Maria, Sherod and I went to a mall down the road from our home the first Christmas after we brought Maria home. This particular mall has some spectacular Christmas displays and it was a time of wonder in all of our lives, though the going had already started to get tough and I’d just gone out on leave from FedEx because I’d realized how much care our child needed. While we were wandering around the mall that day, we came by a little stand where someone was selling personalized Christmas ornaments along the lines of the one at the top of this post. Sherod chose one of a sled with a mom, dad and little kid and had the ornament personalized for us. It is as pedestrian and ordinary as they come, and I’ve always treasured it.
This past Saturday, Sherod and I headed to another mall, this time to buy a small hostess gift for Marsha and Cosby who will once again receive us at their home in Selma. As soon as we walked through the mall entrance, we saw a stand with the same kind of ornaments from all those years ago. The two of us wept.
Ms Maria is having a hard time of it again, especially at school and with us. Last Sunday when we had the hours-long standoff, she hurled all kinds of accusations our way. The one that was most pointed was, “You abandoned me. I’m just a kid and you put me with all those old people and I hate it there. I’m telling you, it’s a bad place there. You have to listen to me. It is a bad place and this is my home.” It was torture listening to her say these things with a mixture of fury, fear and sadness.
After losing the privilege of having us check her out and bring her home for visits, and even one sleepover a few weeks ago, she has withdrawn emotionally from us. When we come see her, what matters is whether or not we brought something for her to eat or a present. About 10 minutes of conversation and she looks at us and matter-of-factly says, “I’m ready for you to go now.” Our girl has run headlong into the reality of far more immediate consequences for bad choices and out of control behavior at BARC, she hates it and is pulling out all the stops to get herself back to where she is in charge and as hard as this is, I know it represents more hope and promise than anything has in a long time.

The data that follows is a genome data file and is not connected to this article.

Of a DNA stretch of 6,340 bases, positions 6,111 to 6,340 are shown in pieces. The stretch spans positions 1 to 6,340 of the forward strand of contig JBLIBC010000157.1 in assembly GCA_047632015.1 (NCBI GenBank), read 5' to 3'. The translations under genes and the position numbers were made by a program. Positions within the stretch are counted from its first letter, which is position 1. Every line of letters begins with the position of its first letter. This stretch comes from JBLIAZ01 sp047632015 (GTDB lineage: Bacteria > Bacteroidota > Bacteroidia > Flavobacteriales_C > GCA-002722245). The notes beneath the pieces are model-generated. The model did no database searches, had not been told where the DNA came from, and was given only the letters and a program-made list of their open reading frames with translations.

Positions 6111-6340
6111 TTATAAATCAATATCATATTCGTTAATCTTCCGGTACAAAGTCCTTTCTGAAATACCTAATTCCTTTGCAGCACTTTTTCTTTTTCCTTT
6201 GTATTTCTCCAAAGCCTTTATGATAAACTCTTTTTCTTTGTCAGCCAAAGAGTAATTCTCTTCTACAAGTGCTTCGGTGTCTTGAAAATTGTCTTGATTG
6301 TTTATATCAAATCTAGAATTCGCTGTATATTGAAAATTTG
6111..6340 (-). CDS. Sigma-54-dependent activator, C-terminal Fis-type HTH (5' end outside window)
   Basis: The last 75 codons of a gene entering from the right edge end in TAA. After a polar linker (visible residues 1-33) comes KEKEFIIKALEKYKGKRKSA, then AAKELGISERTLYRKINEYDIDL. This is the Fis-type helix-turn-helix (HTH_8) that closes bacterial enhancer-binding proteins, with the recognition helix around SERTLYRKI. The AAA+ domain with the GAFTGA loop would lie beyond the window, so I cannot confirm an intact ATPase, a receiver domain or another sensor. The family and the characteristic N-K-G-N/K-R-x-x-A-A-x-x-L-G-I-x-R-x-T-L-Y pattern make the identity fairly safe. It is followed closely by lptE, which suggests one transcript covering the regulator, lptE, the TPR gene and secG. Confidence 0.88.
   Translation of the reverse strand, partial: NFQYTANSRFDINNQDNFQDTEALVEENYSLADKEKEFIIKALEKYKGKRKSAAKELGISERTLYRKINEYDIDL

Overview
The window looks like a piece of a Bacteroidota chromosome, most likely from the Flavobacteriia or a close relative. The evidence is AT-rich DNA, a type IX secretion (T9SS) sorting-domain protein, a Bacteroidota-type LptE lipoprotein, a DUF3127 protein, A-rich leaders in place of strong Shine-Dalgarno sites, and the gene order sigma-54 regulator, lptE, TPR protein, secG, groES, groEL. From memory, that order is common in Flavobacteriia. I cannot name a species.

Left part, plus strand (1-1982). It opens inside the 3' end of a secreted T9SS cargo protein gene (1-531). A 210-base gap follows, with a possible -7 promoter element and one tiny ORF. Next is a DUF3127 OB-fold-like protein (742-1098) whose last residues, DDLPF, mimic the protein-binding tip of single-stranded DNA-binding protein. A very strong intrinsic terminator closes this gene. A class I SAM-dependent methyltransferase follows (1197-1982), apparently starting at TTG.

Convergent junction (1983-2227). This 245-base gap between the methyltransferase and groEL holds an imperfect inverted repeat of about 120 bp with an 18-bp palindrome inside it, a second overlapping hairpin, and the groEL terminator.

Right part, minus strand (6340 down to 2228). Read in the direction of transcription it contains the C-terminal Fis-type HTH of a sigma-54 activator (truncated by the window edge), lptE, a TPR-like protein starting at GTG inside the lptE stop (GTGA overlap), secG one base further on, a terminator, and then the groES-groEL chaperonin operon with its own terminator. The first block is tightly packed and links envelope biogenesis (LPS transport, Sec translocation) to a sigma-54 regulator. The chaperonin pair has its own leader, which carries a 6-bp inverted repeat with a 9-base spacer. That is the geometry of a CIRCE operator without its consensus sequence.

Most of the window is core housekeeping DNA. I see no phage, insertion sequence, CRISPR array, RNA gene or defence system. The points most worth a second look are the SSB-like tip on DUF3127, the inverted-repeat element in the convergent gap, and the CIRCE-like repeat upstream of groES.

All that is clear to me and there is enormous relief and gratitude that Maria has a place to be where she stands a chance of learning some new ways of belonging in a family and in her community. But seeing that silly little booth of ornaments at the mall, even walking into Publix with all its commercial Christmas cheer, reminds me that the life I hoped for and knew as a mom has passed away. I can’t even fathom taking out Christmas this year, and jabbing at myself over and over again with this memory and that. I am going to rebuild Christmas for what life has become on this side of the line that got drawn on June 5th of this year, when Maria entered BARC
There is a vague blueprint for that new edifice. Today, Sherod and I leave for Selma and a very different kind of Thanksgiving than we’ve had before– including lots of time with my mother-in-law and Fox News (no comments, please. I am sure God is amused). I’ve also started a project. A couple of days before she died, my mom was still pretty imperious and she bade me go to my grandmother Rosa’s hope chest and bring out a knitting bag I remembered from my childhood. Inside were skeins and skeins of beautiful alpaca wool. My mom had started and never finished a complicated sweater for herself. Now she wanted me to have that fine wool.
I’ve unravelled what there was of a sweater pattern far too complicated and beyond my skill level to finish. I’m going to knit myself a cardigan instead. The wool feels glorious as I work with it. The colors are gorgeous. I am grateful for the rhythm and concreteness of knitting. I have finished this row. I must cast on 4 more stitches. Remember to start a new color on a knit row, not a purl row. When we drive through crazy holiday traffic today and Friday, I will be able to lose myself in my project rather than harp at my spouseman. When Fox News gets to me, I’ll count stitches. Literally, it is goodness I can put my hands on.
I have no idea what else this Christmas will hold. If I had it my way, I’d run away this year–not necessarily to anyplace exotic, but somewhere with no memories. Our jobs and our current financial realities make that impossible. So I’ll figure it out. And life will go on. Yesterday’s reading from the Gospel of Mark emphasized that the distress and horror of something ending is also birth pangs. I hold on to that and in those oh so British words, try to “keep calm and carry on”.